From the experience which we have had, we cannot calculate upon a peace in Europe for many years; and looking to the progressive growth of wrongs, from trivial to the most enormous injuries; we ask ourselves; and submit to the consideration of Your [sic] Sir, whether forbearance might not become crime, in Submitting to any further aggravation of wrongs and insults; but above all, we respectfully submit, whether the effect of further sufferance, may not be as fatal to the confidence of the people in their Government, as the measures that have been pursued have been unavailing.

We Submit it to our government, whether measures which only operate in favour of depravity and the enemies of our Country, and to the disadvantage of the Virtuous part of the Community, may not ultimately, if perservered in, prove more dangerous to public morals and public interest, than any other course of measures which could be pursued.

We have addressed you Sir, in the language and Spirit of a reverential affection; the boldness of our address, will not we are persuaded be misconstrued. We think it full time that the whole people should declare, that they are ready to Maintain, at every hazard, the Government of their choice, the Chief Magistrate and their representatives, who are faithful to the independence of the nation and its most Sacred rights, and to express a hope, that their Government will not longer suffer them, to be outraged with impunity.

Attest. John Barker
Fredk Wolbert Secy Chairman

Resolutions unanimously adobted by the Citizens of the first Congressional District of the State of Pennsylvania at a District meeting, held on the 14th. Day of February AD 1810 at the State house in the City of Philadelphia in pursuance to public Notice.

1. Resolved, As the opinion of this meeting, that the conduct of the Executive of the United States in treating with the Government of Great Britain, and every other foreign government and their Agents, has been Moderate dignified and such as Comports with the sincerity and good faith of the chief Magistrate of a free, Neutral and independent Nation.

2. Resolved. That in the various Acts of perfidy insult and outrage upon our Citizens property flag and Country Committed by Great Britain; We Se[e] no prospect of obtaining Justice or redress by diplomatic Negociation.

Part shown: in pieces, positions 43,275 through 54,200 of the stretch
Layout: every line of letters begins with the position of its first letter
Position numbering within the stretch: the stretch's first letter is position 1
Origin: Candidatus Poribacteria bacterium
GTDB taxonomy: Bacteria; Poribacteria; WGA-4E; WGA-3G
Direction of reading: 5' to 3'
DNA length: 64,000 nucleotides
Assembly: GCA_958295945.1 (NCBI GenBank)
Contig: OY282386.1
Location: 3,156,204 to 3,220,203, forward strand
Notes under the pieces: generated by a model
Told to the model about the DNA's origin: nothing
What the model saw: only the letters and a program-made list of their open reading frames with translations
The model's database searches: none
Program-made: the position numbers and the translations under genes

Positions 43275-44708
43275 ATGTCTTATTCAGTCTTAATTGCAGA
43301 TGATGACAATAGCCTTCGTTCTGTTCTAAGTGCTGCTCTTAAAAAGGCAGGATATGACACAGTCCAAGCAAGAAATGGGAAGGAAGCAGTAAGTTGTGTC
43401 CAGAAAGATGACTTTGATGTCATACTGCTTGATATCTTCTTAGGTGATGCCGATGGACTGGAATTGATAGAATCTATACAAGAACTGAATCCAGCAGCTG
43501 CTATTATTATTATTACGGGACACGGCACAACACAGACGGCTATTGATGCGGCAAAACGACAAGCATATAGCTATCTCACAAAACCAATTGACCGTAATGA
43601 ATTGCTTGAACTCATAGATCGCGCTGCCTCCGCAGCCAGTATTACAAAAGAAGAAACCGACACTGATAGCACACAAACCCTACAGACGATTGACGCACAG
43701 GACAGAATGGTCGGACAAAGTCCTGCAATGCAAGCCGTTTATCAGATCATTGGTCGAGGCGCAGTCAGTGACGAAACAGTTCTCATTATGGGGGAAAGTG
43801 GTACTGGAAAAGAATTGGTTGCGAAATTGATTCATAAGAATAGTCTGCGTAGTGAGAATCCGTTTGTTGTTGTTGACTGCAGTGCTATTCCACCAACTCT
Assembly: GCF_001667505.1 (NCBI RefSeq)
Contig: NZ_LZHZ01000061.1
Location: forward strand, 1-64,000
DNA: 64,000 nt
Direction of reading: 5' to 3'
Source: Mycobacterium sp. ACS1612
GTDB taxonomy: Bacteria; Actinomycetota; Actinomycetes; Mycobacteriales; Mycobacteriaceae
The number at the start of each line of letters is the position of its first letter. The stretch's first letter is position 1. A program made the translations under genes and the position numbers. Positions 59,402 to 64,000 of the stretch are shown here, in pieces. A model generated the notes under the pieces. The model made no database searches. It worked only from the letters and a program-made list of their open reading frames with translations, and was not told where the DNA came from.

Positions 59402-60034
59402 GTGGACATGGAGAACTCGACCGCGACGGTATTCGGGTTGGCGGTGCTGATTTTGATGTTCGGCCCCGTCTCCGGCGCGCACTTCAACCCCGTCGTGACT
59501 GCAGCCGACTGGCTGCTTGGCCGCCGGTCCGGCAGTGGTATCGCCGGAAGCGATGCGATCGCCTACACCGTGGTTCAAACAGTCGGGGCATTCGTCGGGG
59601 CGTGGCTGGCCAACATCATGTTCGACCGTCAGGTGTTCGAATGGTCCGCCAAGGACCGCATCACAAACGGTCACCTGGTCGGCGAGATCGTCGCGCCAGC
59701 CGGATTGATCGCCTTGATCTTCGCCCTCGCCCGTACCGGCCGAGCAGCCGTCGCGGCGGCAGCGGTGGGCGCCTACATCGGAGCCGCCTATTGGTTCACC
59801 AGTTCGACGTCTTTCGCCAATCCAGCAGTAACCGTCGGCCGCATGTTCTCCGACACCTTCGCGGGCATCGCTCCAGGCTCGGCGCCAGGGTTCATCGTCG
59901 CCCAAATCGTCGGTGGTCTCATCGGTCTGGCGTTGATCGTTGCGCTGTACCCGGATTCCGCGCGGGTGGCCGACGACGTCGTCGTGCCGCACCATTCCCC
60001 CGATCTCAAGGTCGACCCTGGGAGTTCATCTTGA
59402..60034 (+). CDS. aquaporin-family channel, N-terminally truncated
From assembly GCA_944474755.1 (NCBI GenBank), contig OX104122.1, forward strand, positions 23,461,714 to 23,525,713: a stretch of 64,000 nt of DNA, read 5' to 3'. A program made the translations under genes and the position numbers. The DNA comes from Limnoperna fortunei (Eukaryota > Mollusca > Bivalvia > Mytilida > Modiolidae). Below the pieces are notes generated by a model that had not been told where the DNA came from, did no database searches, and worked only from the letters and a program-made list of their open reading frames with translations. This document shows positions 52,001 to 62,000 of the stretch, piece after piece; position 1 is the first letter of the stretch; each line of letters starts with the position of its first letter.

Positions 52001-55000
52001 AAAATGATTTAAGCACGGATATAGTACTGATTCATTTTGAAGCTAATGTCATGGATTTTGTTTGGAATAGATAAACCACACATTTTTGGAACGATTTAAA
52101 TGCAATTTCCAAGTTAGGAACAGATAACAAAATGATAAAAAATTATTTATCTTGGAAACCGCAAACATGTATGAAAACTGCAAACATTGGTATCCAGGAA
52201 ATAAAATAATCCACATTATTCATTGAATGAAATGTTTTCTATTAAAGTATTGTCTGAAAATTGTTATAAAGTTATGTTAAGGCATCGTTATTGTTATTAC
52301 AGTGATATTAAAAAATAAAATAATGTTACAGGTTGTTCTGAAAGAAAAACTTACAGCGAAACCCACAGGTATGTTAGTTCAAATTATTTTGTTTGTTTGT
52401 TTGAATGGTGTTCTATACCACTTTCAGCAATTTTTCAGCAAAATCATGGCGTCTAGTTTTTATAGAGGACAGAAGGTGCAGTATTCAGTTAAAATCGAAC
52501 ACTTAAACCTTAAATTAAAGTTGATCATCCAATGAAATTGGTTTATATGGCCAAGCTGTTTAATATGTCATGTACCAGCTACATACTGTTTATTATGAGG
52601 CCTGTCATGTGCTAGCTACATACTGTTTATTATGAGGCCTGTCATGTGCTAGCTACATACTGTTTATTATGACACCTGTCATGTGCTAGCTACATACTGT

3. Resolved. That we consider the outrage committed upon the Chesapeake, as an Authorised and deliberate Act of hostility on the part of the British Government; and that the various artifices and frauds combined with breach of faith and Contumelious insult displayed by the Ministers of Great Britain Constitute Acts of War calling for immediate attonement or immediate retaliation.

4. Resolved. That the proclamation of the King and privy Council of Great Britain inviting our Citizens to break the Laws of our Country was an interference in our internal government which would in itself justify a declaration of War.

5. Resolved. That the proposition of the British government, to enforce our Laws by its Navy, was an insideous attempt to represent the American government as unable to carry into effect the Laws which it passed, and to wheedle us into a war to Maintain British domination on the Ocean.

6. Resolved. That Savage Nations are justly condemned for Murdering their prisoners; And the Barbary powers for putting them to hard labor; but it was reserved for the British government to refine upon Cruelty so far as to seize upon Citizens of a friendly and Neutral Nation, And compel them to fight against and Murder their fellow countrymen their friends their fathers and their brothers.

7. Resolved. That in dismissing a Supercilious and insolent Minister, called Francis James Jackson the Executive of the United States has Maintained the dignity of the Chief Magistrate of a free and independent People and that the great Mass of the Citizens in our opinion is ready to rally under the National Standard whenever the Congress shall respond to the feelings and spirit of the People.